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Mol Biol Evol. 2011 Jun;28(6):1943-56. doi: 10.1093/molbev/msr015. Epub 2011 Jan 27.

Spectrum of MHC class II variability in Darwin's finches and their close relatives.

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  • 1Department of Anatomy, School of Dental Medicine, Tsurumi University, Yokohama, Japan. sato-ake@tsurumi-u.ac.jp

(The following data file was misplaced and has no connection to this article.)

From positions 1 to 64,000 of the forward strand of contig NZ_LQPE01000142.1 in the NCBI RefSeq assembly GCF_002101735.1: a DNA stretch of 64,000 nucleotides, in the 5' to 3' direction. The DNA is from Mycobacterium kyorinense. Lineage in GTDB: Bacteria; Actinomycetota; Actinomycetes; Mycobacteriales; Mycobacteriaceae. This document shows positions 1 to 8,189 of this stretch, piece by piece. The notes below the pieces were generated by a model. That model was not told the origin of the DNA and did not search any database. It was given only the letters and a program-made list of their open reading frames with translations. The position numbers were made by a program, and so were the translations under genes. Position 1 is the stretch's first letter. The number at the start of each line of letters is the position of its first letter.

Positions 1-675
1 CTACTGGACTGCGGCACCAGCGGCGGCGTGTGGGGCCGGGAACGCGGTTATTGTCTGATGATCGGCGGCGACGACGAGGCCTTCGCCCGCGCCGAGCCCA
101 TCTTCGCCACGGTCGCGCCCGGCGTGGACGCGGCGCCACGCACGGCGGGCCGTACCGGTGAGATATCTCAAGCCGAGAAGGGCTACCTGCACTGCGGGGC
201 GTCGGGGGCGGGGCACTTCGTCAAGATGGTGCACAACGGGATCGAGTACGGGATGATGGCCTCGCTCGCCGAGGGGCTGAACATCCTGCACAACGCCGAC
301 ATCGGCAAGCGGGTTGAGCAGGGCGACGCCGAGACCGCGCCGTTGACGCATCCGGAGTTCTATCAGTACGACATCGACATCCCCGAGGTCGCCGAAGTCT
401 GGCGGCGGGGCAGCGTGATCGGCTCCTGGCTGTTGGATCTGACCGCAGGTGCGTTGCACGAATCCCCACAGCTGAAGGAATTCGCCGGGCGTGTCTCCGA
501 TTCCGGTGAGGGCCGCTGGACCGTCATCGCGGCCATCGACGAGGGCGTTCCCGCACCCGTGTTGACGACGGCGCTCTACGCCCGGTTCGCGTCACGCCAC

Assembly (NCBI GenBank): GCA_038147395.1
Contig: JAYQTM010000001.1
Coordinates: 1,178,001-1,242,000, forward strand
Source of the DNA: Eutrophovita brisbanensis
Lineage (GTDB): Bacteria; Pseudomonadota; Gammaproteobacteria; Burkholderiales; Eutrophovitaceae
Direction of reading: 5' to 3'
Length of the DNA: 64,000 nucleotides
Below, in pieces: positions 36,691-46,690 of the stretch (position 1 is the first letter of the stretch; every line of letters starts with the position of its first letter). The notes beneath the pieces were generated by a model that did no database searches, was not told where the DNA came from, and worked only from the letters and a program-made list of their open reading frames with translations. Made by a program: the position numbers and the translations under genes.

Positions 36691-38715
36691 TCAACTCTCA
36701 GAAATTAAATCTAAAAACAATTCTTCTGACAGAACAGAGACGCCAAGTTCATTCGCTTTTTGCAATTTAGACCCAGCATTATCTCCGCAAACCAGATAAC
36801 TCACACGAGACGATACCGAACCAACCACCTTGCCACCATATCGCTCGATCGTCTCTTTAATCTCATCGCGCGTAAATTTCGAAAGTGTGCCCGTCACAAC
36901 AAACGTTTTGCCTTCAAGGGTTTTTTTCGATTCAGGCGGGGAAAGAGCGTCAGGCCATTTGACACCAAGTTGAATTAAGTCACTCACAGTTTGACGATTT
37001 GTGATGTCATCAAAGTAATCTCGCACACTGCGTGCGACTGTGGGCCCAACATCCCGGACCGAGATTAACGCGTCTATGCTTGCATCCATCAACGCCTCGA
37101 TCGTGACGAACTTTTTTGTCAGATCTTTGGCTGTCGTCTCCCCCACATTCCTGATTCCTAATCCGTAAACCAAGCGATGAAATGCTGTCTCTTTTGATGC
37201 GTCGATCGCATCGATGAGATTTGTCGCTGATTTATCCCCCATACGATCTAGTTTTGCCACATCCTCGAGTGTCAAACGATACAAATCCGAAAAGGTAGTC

The study describes >400 major histocompatibility complex (MHC) class II B exon 2 and 114 intron 2 sequences of 36 passerine bird species, 13 of which belong to the group of Darwin's finches (DFs) and the remaining 23 to close or more distant relatives of DFs in Central and South America. The data set is analyzed by a combination of judiciously selected statistical methods. The analysis reveals that reliable information concerning MHC organization, including the assignment of sequences to loci, and evolution, as well as the process of species divergence, can be obtained in the absence of genomic sequence data, if the analysis is taken several steps beyond the standard phylogenetic tree construction approach. The main findings of the present study are these: The MHC class II B region of the passerine birds is as elaborate in its organization, divergence, and genetic diversity as the MHC of the eutherian mammals, specifically the primates. Hence, the reported simplicity of the fowl MHC is an oddity. With the help of appropriate markers, the divergence of the MHC genes can be traced deep in the phylogeny of the bird taxa. Transspecies polymorphism is rampant at many of the bird MHC loci. In this respect, the DFs behave as if they were a single, genetically undifferentiated population. There is thus far no indication of alleles that could be considered species, genus, or even DF group specific. The implication of these findings is that DFs are in the midst of adaptive radiations, in which morphological differentiation into species is running ahead of genetic differentiation in genetic systems such as the MHC or the mitochondrial DNA. The radiations are so young that there has not been enough time to sort out polymorphisms at most of the loci among the morphologically differentiating species. These findings parallel those on Lake Victoria haplochromine fishes. Several of the DF MHC allelic lineages can be traced back to the MHC genes of the species Tiaris obscura, which we identified previously as the closest extant relative of DFs in continental America.

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